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A list of code-names of future Advanced Micro Devices graphics processing units (GPUs) for desktops and notebooks have emerged in hardware diagnostic programs designed to identify various computer components. Judging by the number of names, AMD has a lot to reveal in the coming months or quarters.

While Advanced Micro Devices is pretty keen on releasing code-names of its future application processing units (APUs) and central processing units (CPUs), the company is usually tight-lipped about code-names of its graphics processing units for some reason. While the company did reveal that its future desktop GPU family is code-named Sea Islands, whereas the new breed of laptop GPUs is code-named Solar System, it never has revealed actual code-names.

According to 3DCenter.org web-site, HWinfo information and diagnostic tools can already recognize AMD’s future graphics processors, which means that AMD itself has submitted identification numbers and code-names of the GPUs to developers of appropriate software.

As it appears, Southern Islands family consists of five graphics solutions: Oland, Bonaire, Hainan, Curacao and Aruba. At present, exact positioning of each solution is unclear, but they are written in ascending order (e.g., Oland is entry-level chip, Curacao is highest-performing chip, Aruba is dual-chip flagship solution) based on information that has been published in Wikipedia.

The Solar System family of GPUs for mobile computers will naturally feature only four code-names: Mars, Sun, Neptune and Venus. Official positioning of the chips remains a mystery.

AMD keeps silent about its new families of graphics processors. The only thing currently known for sure is that the majority of new chips will be made using 28nm process technology and will not be re-branded 40nm GPUs. Unfortunately, it is unknown what micro-architecture – GCN or GCN2 – will power the new graphics solutions.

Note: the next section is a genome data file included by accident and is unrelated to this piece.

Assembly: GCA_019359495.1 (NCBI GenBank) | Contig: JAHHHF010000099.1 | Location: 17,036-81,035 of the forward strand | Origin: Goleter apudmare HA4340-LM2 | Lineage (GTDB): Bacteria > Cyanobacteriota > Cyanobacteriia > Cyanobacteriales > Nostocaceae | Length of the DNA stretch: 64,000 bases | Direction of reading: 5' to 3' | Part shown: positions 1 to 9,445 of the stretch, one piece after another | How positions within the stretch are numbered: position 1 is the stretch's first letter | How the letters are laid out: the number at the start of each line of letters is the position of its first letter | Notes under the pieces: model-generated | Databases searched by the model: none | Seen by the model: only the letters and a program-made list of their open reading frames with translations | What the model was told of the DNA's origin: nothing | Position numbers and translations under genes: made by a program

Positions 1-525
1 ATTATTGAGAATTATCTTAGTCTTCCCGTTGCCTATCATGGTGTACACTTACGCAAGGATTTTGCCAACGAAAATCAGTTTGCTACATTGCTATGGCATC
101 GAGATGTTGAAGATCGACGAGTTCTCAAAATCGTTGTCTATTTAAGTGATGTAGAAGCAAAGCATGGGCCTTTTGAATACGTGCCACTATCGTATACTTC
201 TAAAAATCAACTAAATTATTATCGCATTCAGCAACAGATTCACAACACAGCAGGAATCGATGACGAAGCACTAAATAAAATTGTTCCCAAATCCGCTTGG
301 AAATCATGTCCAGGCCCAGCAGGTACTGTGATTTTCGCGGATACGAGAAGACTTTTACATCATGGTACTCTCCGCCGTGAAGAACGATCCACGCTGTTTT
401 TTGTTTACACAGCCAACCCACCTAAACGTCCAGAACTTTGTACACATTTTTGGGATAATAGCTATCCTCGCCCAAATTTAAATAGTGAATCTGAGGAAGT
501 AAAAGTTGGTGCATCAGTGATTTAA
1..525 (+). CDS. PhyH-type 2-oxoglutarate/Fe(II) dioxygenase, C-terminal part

AMD did not comment on the news-story.

Tags: AMD, ATI, Radeon, Southern Islands, Solar System, Oland, Bonaire, Hainan, Curacao, Aruba, Mars, Sun, Neptune, Venus, 28nm

Discussion

Comments currently: 3
Discussion started: 01/08/13 08:15:51 PM
Latest comment: 01/09/13 03:02:59 AM
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The 28nm process now is very mature and volume ramp for discrete and IGP graphics should not be of concern (especailly with Global Foundries NY FAB 8 now online).

So it would not make sense to not bring the latest graphics core design to both mobile and desktop in the same cycle (which yes has been the case for previous cycles but my belief is that was due to limitation of cutting edge node process for discrete desktop that needed to be sold at a premium to cover the higher wafer cost).

GCN2 mobile will be a Q2 release to coincide with Temash and Kibini.

vanakkuty: I was hoping you could give me your thoughts on the influence Jim Kellers recent arrival is having on AMD microprocessor designs? Is he focussing just on fresh ground up designs only or is he also getting his hands dirty with tweaking the K11's ?
2 0 [Posted by: JBG  | Date: 01/08/13 08:15:51 PM]
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Yes your analysis is right, the entire solar system graphics line up is sea islands which AMD themselves call as 2nd generation GCN. But it will not be given the moniker GCN2. I am beginning to think that came from the press? Not sure, I can dig on that further.

But to prove the point here is a slide from AMD's CES presentation in Hi-Def

http://images.anandtech.com/doci/6567/AMD-009.jpg

As for your question on Jim Keller. This is bit difficult for me to comment on because that information if confidential. What I can tell you is 'yes' he is hard at work on some designs with his team of Fellows and their subordinates of MTSes.

But I can say a few things, and there is no harm in telling this because anyone who works in this industry realizes these things without even having insider info on any company to be honest. All really general ways of how things happen which is why none of this is earth shatteringly scoop info. :D

Jim Keller definitely did not have the chance to influence Steamroller designs, they were already locked and in various stages of development. Even if there are changes, they are the ones that were heatedly debated, discussed and finally signed off late by people who were in charge well ahead of Keller's arrival.
3 1 [Posted by: vanakkuty  | Date: 01/08/13 08:43:26 PM]
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it's nice to see that amd is retiring the 40nm from it's next gen gpu lineup it's been around since the radeon 5xxx series.
2 0 [Posted by: SteelCity1981  | Date: 01/09/13 03:02:59 AM]
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